Just look at the people in this public-house. A more drunken, dissipated, wretched lot you never saw. There are one or two little tables in front of the bar and benches, and on these benches are the most wretched men and women possible to imagine. They are drinking gin and smoking, and all have the appearance of confirmed sots. They are shoemakers in the neighbourhood, and these women with them are their wives. “Lor’ bless you, sir,” exclaims the landlord, “they spend all they has in drink. They live on a penny roll and a ha’porth of sprats or mussels, and they never buy any clothes, except once in three or four years, and then they get some second-hand rubbish.” And here, when they are not at work, they sit spending their money. Are there none to save them?—none to come here and pluck these brands from the burning? I know they are short-lived; I see in their pale, haggard, blotched, and bloated faces premature death. The first touch of illness will carry them off as rotten leaves fall in November; but ere this be the case, can you not reveal to them one glimpse of a truer and diviner life? But come up-stairs into this concert-room, where about a hundred costermongers and shoemakers are listening to the charms of song. Talk about the refining influence of music! it is not here you will find such to be the case. The men and women and lads sitting round these shabby looking tables have come here to drink, for that is their idea of enjoyment; and whilst we would not grudge them one particle of mirth, we cannot but regret that their standard of enjoyment should be so low. The landlord is in the chair, and a professional man presides at the piano. As to the songs, they are partly professional and partly by volunteers. I cannot say much for their character. The costermongers have not very strict notions of meum and tuum; they are not remarkable for keeping all the commandments; their reverence for the conventional ideas of decency and propriety is not very profound; their notions are not peculiarly polished or refined, nor is the language in which they are clothed, nor the mode in which they are uttered, such as would be recognised in Belgravia. Dickens makes Mrs General in “Little Dorrit” remark, “Society never forms opinions, and is never demonstrative.” Well, the costermongers are the reverse of all this, and as the pots of heavy and the quarterns of juniper are freely quaffed, and the world and its cares are forgotten, and the company becomes hourly more noisy and hilarious, you will perceive the truth of my remarks. Anybody sings who likes; sometimes a man, sometimes a female, volunteers a performance, and I am sorry to say it is not the girls who sing the most delicate songs. The burdens of these songs are what you might expect. In one you were recommended not to go courting in the kitchen when the master was at home, but, instead, to choose the “airey.” One song, with a chorus, was devoted to the deeds of “those handsome men, the French Grenadiers.” Another recommended beer as a remedy for low spirits; and thus the harmony of the evening is continued till twelve, when the landlord closes his establishment, to the great grief of the few who have any money left, who would only be too happy to keep it up all night. Let me say a word about costermonger literature. I see Mr Manby Smith calculates its pecuniary value at twelve thousand a year. It is wretched in every way,—in composition, in printing, in cuts, and paper. These street ballads—we are all familiar with them—are sold by a class of men called patterers, and are written so as to bear on the events of the day. Thus, at the last Lord Mayor’s day we had a song sung in the streets, of which the following is a specimen:—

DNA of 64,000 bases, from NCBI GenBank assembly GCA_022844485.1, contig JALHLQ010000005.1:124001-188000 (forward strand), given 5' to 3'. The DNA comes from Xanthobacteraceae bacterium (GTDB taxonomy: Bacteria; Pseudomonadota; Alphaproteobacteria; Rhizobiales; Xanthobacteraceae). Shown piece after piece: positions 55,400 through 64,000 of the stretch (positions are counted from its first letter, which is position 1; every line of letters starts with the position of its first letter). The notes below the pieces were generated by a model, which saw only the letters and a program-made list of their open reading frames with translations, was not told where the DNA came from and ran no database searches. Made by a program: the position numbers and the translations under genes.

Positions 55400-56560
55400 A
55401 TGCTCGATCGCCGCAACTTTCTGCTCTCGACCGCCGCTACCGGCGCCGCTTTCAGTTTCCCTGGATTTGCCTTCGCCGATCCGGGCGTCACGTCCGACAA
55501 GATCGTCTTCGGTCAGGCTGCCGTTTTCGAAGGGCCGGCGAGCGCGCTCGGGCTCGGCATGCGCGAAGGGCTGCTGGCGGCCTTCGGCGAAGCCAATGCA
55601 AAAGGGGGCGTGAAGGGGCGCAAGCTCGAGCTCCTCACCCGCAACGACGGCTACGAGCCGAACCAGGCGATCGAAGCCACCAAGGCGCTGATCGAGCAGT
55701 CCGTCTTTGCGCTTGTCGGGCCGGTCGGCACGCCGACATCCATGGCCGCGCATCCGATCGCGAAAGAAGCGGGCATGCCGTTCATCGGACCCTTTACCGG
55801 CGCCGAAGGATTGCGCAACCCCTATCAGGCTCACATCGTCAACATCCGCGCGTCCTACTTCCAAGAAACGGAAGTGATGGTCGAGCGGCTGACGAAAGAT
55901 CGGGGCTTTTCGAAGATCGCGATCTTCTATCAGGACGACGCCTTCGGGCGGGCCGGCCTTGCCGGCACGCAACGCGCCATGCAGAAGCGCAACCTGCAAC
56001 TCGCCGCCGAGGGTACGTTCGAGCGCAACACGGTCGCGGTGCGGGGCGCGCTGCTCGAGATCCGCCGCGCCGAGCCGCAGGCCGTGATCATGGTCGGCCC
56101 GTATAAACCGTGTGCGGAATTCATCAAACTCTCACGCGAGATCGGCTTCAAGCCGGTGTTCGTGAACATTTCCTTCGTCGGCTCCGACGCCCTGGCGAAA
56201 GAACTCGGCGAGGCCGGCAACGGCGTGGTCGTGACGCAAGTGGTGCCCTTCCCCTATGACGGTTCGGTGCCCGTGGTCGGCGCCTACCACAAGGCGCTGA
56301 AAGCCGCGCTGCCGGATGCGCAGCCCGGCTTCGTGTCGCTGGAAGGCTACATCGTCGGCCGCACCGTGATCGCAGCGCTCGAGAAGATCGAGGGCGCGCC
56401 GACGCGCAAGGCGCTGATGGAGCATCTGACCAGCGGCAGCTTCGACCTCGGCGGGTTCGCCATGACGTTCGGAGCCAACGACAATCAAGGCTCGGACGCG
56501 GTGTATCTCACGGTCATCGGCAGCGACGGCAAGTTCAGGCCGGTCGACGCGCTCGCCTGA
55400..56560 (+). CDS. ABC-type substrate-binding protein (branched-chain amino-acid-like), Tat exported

“Away they go, the high and low,